The company is reaching for new sources of engagement to grow revenue as its focus moves away from subscriber count.

Driving the news: Come Friday, Netflix will have aired a live comedy show every night for seven consecutive days — one of the longest stretches of time for the format on the platform.

“To sustain healthy growth long term, we must continue to improve the variety and quality of our entertainment — with more, great TV shows and movies, a stronger slate of games and must-watch live programming,” the company said in its latest earnings report.

  • Comedy, sports, competition shows and music were cited as examples of live events the streamer has interest in showing.
  • “The Roast of Tom Brady,” aired Sunday night, brought in audiences interested in sports and comedy content. And among what Netflix considers a “must watch” is the upcoming boxing match between 27-year-old Jake Paul and 57-year-old Mike Tyson.

The intrigue: Netflix’s live strategy isn’t just about video content — it’s about in-person experiences too.

  • All three comedy programs that aired over the weekend — the Brady roast, a Katt Williams stand-up special and its John Mulaney-hosted talk show “Everybody’s in LA” — were tied to the Netflix Is a Joke comedy festival in Los Angeles, and all three were filmed in front of live audiences.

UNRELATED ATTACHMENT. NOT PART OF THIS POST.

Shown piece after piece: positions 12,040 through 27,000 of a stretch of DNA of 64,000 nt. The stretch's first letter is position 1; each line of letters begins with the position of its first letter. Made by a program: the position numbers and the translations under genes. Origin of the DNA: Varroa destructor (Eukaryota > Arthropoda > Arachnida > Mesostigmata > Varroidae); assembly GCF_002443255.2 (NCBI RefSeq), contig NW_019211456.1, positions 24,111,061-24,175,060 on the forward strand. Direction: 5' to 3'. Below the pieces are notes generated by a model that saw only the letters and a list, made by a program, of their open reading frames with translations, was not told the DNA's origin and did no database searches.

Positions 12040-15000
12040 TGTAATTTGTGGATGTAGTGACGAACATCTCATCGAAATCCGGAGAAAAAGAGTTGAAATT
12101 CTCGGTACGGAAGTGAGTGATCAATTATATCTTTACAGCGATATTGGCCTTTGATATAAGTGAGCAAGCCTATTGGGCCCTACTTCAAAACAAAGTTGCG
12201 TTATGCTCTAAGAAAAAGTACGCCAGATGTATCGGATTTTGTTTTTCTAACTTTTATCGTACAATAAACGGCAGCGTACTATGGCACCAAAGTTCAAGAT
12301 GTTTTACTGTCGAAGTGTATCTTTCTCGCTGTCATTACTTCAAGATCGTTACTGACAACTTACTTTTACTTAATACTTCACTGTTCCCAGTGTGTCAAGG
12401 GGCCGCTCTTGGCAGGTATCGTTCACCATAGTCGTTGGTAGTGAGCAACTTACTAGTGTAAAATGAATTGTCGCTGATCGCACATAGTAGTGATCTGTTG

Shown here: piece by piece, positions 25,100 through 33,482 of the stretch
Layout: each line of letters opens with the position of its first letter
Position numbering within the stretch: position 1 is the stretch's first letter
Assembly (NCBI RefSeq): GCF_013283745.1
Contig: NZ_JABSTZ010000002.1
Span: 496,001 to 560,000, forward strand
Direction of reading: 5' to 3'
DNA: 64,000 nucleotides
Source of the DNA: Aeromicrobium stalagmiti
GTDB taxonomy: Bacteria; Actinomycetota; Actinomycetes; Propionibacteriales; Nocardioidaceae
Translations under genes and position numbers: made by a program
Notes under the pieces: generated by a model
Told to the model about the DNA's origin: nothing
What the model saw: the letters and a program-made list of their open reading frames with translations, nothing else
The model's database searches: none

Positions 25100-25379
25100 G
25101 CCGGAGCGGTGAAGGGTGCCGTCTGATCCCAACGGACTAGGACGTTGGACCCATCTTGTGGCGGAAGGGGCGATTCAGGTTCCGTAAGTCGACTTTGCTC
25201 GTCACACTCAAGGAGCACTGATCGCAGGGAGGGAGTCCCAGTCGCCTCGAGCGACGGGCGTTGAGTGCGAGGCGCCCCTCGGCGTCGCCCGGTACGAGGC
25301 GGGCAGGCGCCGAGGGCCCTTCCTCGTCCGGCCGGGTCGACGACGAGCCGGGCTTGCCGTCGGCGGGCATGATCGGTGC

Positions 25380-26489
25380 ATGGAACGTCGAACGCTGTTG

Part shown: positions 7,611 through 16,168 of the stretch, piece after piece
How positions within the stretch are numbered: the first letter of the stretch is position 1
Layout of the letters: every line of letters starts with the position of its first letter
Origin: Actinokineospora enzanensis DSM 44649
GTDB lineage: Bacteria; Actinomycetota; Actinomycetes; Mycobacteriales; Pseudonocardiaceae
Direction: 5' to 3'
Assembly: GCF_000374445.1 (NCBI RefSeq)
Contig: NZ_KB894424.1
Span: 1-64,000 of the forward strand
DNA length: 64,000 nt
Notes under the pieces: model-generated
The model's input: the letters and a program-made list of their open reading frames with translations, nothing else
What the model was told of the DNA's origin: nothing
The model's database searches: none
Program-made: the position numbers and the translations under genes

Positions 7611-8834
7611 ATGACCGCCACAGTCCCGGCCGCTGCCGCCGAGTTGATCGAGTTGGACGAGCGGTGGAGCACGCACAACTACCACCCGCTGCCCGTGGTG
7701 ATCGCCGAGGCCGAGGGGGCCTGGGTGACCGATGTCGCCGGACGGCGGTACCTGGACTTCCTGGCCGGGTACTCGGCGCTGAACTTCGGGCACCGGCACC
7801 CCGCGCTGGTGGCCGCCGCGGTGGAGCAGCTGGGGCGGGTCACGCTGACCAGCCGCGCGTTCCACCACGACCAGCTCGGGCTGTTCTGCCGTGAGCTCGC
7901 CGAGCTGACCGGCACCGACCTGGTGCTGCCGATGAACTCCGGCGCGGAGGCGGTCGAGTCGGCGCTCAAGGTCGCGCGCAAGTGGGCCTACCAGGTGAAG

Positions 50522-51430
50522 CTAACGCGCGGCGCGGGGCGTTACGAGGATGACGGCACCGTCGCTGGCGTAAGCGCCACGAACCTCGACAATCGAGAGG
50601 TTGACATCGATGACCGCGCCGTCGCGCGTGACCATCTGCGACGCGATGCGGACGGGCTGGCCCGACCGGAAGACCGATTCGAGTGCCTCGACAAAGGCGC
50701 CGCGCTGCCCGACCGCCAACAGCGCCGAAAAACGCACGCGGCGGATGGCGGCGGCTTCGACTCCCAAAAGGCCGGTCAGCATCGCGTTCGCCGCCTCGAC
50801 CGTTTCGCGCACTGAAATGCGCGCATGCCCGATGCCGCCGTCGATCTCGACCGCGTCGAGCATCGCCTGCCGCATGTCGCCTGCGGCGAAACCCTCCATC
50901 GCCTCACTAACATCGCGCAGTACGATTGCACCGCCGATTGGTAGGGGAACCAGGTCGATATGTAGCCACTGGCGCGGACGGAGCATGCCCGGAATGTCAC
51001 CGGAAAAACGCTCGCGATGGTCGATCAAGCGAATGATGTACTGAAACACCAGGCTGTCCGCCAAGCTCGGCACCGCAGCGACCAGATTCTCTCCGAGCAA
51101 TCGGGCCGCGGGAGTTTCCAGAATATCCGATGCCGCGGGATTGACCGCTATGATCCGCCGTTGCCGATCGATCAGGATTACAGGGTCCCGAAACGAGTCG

• Live Nation, notably, is helping produce these shows and manage attendance, and the partnership could suggest an explosion of livestreamed concerts in the future.

 Hope’s thought bubble: In its quest to kill linear TV and grab the audience for itself, Netflix has to take on some of the legacy format’s features, including creating tentpole must-see live content.

  • Compelling live content also has another added benefit: fodder for conversations online that drive even more attention and FOMO toward shows and platforms.